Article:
The Laffer curve is a nice explanatory and propaganda tool, but is not actually helpful in construing useful fiscal policy.

Economics and the people making individual decisions simply are too complicated to easily devise policy around a general idea like the Laffer curve. Check this document for a more technical analysis of the curve and some implications. This is also where I found the beautiful illustrations.

So, knowing about the curve, we can suggest a closer look at tax rates as the simple theoretical answer to the question posed by “Der Spiegel”. But we also know that it is by no means clear it is the right suggestion in the fearfully complex economic reality. Too bad.

compulsory reading, web 2.0

New Economy. Does it really look that old?

Sometimes I am simply depressed to which extent indirect perception, ie the way we think about the stuff out there which we can’t sense ourselves, is shaped by people whose perceptions are themselves shaped by the very same mechanism.

Let’s face it, it’s not really the case that the amount of possible interpretations of “reality” increase proportionally with the amount of people transmitting and reshaping them. Of course, it’s probably true that some interpretations are plainly wrong and proportionality should not be expected if those we rely on to present a fair picture are actually worth their price. But I would argue that instead of mutual control and even possible cross-fertilisation we can witness a lot of autocatalytic feedbackslopes.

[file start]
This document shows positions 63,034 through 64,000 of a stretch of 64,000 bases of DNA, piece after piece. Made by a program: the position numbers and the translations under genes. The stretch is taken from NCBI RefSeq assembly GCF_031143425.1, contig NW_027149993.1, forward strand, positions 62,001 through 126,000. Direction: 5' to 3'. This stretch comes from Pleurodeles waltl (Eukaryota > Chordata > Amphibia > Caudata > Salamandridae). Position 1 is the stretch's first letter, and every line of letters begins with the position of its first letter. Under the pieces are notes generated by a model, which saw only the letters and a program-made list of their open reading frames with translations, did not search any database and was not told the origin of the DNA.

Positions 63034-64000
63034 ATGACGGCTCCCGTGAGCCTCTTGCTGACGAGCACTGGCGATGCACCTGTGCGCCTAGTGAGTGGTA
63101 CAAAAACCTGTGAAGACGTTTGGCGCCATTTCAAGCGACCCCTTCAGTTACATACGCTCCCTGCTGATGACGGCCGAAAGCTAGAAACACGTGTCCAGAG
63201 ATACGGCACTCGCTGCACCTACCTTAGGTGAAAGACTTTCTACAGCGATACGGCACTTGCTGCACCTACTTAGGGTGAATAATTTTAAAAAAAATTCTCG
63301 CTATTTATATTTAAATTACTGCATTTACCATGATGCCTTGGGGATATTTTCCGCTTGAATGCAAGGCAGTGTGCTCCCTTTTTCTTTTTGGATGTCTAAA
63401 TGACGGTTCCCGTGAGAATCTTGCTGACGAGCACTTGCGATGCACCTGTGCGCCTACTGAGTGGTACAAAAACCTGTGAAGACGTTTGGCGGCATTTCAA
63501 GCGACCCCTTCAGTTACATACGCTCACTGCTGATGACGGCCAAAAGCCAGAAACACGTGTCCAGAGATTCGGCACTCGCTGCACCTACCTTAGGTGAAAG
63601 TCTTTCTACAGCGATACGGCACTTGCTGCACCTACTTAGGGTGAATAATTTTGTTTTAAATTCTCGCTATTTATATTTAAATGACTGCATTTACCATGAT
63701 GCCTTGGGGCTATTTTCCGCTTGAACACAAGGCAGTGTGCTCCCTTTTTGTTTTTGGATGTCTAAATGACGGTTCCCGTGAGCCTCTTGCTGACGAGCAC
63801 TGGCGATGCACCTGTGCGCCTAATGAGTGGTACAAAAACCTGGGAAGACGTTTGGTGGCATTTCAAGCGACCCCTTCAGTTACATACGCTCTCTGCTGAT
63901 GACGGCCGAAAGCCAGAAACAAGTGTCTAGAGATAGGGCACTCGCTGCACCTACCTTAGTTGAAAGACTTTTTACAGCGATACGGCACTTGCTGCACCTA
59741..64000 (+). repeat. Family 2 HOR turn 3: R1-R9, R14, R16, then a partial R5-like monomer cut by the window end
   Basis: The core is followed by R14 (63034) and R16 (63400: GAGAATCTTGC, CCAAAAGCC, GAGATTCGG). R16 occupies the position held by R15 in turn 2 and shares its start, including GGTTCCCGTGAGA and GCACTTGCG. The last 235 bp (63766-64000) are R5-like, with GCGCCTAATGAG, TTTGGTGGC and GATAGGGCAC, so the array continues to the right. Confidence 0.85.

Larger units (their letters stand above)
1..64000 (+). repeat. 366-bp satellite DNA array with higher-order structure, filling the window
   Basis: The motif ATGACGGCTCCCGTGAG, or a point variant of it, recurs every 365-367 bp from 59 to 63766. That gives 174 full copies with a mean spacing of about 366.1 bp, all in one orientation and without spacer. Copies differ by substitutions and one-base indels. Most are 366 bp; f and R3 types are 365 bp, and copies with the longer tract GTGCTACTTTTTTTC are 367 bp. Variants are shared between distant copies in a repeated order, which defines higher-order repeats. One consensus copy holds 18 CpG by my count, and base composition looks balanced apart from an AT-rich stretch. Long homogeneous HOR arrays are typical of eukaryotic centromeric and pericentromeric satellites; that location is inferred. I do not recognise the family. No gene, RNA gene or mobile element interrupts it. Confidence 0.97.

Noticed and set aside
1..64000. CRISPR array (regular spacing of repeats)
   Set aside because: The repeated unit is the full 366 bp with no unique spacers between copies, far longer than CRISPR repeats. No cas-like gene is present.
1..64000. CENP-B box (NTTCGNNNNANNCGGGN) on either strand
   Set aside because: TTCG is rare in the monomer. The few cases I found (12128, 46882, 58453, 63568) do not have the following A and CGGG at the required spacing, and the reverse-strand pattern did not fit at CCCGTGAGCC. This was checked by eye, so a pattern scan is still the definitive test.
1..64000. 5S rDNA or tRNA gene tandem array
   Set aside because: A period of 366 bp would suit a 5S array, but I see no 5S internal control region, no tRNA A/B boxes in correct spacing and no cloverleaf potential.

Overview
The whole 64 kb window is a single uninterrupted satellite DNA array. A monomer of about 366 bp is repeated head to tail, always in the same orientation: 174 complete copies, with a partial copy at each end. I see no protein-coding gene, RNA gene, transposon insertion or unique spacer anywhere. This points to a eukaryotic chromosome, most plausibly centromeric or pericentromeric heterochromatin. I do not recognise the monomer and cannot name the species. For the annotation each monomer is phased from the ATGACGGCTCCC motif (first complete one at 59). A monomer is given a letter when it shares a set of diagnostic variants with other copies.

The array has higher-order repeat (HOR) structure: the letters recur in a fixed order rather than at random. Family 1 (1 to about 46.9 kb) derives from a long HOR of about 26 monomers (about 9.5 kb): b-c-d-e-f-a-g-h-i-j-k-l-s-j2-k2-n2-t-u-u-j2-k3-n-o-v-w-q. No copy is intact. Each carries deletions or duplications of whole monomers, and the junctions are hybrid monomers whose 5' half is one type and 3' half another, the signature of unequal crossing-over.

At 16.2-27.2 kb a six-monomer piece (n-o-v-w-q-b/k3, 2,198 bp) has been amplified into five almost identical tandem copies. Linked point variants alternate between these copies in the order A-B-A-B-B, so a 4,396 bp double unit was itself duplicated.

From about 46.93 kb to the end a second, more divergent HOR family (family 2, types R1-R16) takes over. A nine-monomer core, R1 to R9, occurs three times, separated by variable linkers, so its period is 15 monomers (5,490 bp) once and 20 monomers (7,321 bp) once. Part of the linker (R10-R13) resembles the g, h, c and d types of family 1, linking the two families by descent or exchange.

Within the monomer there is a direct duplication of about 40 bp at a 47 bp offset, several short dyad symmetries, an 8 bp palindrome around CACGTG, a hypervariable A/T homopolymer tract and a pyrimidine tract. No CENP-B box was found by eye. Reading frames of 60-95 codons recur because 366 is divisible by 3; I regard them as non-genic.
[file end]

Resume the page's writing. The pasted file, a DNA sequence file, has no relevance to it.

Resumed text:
As soon as one possible scheme of interpretation has become predominant, it becomes indeed very difficult to argue against it. This is as true for general media, as it is for scientific paradigms. This is basically what Thomas Kuhn said about scientific progress – it’s about being on the right side of the argument at the right time, not about being right. Because there is no truth apart from what we make true. Now consider the opportunity a general media hype presents for a scientific community in search of outlets for their vision of the world. What would happen?

One possibility is the “New Economy“. Whatever the possible economic content embodied in that concept, there was a time in the late 1990s when everybody wanted to believe that humanity had indeed reached “Business 2.0” (I’d say, if anything, it should have been business 4.0, version 1 being hunting and gathering, 2 the agricultural economy, 3 industrialisation). When the bubble burst, the public felt devceived by the prophets and turned to those whose opinion had been largely ignored just a little bit earlier, those who now sensed that bashing all about “new economy” was the right thing to do (now here you realise why stock market analysts are a high risk group for schizophrenia, being obliged to do bash now and justify their earlier recommendations). I’d say, we’re still in the latter phase of dealing with the recent economic past, as, eg, this article in this week’s Economist demonstrates.